The UK has slashed its greenhouse gas emissions by almost half (42%) since 1990 – faster than any other major developed country. How? Well, by doing a couple of things, the most significant of which is scaling up the role renewable power plays in our energy mix.
If nothing else, these statistics from BEIS’ latest greenhouse gas emissions analysis published this week, are a real testament to the success of the UK’s renewable sector. And furthermore, they remind us of the need to continue to prioritise the decarbonisation of our economy (most notably transport which made up 27% of UK emissions in 2017) as quickly as possible. Sounds simple, right?
And yet. As the UK looks to join the ranks of some of the world’s most progressive nations showing demonstrable leadership on climate change by targeting net zero emissions, on the domestic front, the power sector is facing an onslaught of challenges. Just last month, the third of six planned new nuclear plants – Wylfa - was shelved, leaving a future gap of 9.1GW (or 15% of future electricity demand) in low carbon capacity, in November the future (and potentially even the past!) of the Capacity Market was catapulted onto very uncertain ground and onshore wind, the cheapest form of large-scale low carbon electricity generation, still lacks a route to market.
On this last point, CEN took the opportunity last week to reinvigorate a conversation amongst Conservatives – what is the cheapest source of electricity and do we want it? Alongside Vattenfall and the campaign group 10:10 Climate Action, CEN brought together over 30 Conservative MPs from across Britain, over 100 constituents and supply chain businesses for a long overdue dialogue on the UK’s cheapest, large scale renewable technology – onshore wind. Hearing from the likes of up-and-coming Scottish Conservative MP Luke Graham and CEN’s Parliamentary Caucus member Simon Clarke MP, our successful event pressed home the fact that onshore wind is not only popular (76% of people support onshore wind), but that 61% of Conservatives also want to end the current policies which exclude onshore wind from playing a greater role in the energy mix.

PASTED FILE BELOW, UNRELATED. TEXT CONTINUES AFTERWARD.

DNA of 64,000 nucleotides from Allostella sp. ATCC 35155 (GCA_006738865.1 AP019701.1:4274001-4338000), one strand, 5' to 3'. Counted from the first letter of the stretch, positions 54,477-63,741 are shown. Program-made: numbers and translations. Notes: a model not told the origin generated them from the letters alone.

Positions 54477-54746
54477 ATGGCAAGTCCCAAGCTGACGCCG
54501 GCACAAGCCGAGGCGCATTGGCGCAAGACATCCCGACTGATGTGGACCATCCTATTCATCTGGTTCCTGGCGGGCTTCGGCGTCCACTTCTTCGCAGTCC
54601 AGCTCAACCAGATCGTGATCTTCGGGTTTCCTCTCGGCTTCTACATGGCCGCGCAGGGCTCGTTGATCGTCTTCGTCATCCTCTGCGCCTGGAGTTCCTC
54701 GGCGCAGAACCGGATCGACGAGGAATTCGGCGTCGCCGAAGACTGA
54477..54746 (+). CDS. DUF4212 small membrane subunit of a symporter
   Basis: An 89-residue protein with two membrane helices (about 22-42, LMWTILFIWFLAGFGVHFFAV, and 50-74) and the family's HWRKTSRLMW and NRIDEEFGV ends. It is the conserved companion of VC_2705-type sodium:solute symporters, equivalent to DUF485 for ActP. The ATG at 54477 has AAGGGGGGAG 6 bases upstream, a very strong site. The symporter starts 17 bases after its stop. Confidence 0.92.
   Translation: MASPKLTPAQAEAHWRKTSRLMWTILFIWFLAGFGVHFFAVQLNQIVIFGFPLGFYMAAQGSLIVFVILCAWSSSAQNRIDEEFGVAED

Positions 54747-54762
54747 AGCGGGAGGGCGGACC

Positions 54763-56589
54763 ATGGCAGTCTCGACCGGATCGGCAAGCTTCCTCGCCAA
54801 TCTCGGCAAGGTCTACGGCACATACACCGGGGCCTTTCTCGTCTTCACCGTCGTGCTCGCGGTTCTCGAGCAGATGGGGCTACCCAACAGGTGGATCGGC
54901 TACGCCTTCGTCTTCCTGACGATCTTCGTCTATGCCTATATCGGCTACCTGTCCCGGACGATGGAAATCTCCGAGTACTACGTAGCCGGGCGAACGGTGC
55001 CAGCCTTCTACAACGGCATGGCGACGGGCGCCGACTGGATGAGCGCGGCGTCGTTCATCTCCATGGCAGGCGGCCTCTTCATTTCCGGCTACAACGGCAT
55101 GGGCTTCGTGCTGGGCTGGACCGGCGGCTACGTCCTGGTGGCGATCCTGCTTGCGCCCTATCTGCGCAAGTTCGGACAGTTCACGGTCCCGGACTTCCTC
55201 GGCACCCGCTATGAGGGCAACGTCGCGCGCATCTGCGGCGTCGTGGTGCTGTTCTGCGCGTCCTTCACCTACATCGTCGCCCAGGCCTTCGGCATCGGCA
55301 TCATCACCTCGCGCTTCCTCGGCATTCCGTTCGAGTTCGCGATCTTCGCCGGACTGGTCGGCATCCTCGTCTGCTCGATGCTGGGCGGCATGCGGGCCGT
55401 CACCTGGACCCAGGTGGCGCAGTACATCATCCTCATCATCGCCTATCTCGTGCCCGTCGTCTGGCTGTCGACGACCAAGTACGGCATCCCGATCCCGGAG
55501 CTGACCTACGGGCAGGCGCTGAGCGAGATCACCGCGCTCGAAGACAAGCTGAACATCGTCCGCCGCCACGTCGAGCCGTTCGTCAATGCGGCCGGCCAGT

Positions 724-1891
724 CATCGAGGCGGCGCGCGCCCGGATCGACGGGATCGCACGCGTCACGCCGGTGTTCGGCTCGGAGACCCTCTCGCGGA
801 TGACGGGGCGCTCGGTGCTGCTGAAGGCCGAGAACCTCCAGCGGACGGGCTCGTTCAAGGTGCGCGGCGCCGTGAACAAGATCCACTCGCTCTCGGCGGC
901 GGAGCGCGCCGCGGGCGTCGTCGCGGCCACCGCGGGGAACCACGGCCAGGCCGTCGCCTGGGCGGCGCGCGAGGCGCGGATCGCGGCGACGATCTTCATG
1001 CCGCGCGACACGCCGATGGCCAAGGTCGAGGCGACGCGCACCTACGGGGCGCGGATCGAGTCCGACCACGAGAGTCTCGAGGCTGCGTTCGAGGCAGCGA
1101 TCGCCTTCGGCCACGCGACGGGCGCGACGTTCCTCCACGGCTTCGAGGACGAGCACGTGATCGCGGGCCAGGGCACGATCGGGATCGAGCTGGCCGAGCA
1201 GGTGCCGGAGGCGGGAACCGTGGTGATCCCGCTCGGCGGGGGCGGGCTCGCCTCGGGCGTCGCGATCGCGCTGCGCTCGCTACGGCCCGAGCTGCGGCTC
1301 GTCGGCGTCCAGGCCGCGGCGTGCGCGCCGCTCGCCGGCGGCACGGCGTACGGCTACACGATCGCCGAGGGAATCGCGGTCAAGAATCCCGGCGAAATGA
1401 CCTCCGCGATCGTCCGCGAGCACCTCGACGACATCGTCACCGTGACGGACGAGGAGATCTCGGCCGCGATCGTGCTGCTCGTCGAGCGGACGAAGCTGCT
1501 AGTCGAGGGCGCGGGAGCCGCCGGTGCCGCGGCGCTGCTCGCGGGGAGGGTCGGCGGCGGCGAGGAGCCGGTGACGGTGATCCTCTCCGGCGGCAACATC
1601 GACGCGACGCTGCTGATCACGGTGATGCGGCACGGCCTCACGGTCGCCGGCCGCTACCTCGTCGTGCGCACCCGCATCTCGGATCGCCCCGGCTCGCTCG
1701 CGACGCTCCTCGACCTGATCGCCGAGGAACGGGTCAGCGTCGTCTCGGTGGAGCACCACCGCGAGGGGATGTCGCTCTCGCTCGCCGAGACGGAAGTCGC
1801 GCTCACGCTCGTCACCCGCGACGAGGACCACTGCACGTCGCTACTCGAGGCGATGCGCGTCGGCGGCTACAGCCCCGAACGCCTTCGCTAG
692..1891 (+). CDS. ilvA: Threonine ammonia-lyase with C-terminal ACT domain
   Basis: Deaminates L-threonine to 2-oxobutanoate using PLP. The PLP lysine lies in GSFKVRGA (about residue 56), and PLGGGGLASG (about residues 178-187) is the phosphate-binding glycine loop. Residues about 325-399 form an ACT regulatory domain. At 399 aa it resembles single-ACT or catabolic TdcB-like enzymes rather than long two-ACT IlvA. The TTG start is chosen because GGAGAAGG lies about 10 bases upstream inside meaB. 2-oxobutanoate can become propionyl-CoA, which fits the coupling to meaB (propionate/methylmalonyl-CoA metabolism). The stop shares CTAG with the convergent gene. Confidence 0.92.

Despite the current challenges that certain other low carbon technologies are facing, decarbonising the power sector doesn't need to be hard. Onshore wind is a real British success story that we as Conservatives should celebrate and capitalise upon, not abandon. Continuing to develop this industry and supply chain will not only lower consumer bills in the long run (according to BVG, onshore wind farms could be built for £45MWh compared to £82/MWh for gas) but pay consumers £1.6 billion over 15 years. If this isn’t reason enough to make you sit up, here’s another.
We’re blessed in Britain to have some of the windiest parts of western Europe – often concentrated in parts of the island with lower levels of investment and economic development, such as Scotland and Wales. BVG Associates’ analysis shows that 86% of the potential future onshore wind development pipeline is located in Scotland and 12% in Wales (with the potential for expansion beyond this should Welsh local infrastructure issues be resolved). Further analysis suggests that a fully developed and functioning onshore wind industry can bring a further 18,500 jobs during peak construction and 8,500 skilled jobs in the long term. Of these jobs, 60% will be in Scotland and 17% in Wales. Parts of the UK that need it the most.
And there is yet more positive news. For those communities who want wind farms, benefits are also realised in the form of direct Community Benefit Funds – more than £15 million was paid to local communities across Scotland in the year to November 2017. Now my maths is not great, but with onshore wind having an operating lifetime of around 25 years multiplying this investment could create a lifetime direct investment in community schemes of £375 million. For any community, that has to be a number that is hard to ignore.
The list of people and organisations calling on the Government to allow onshore wind development in communities that want it grows every day – the NIC, the CCC, the Welsh Government, the Scottish Government – to name a few. Surely, highly skilled jobs, cheap energy bills, clean energy and direct investment is something that all Conservatives can get behind.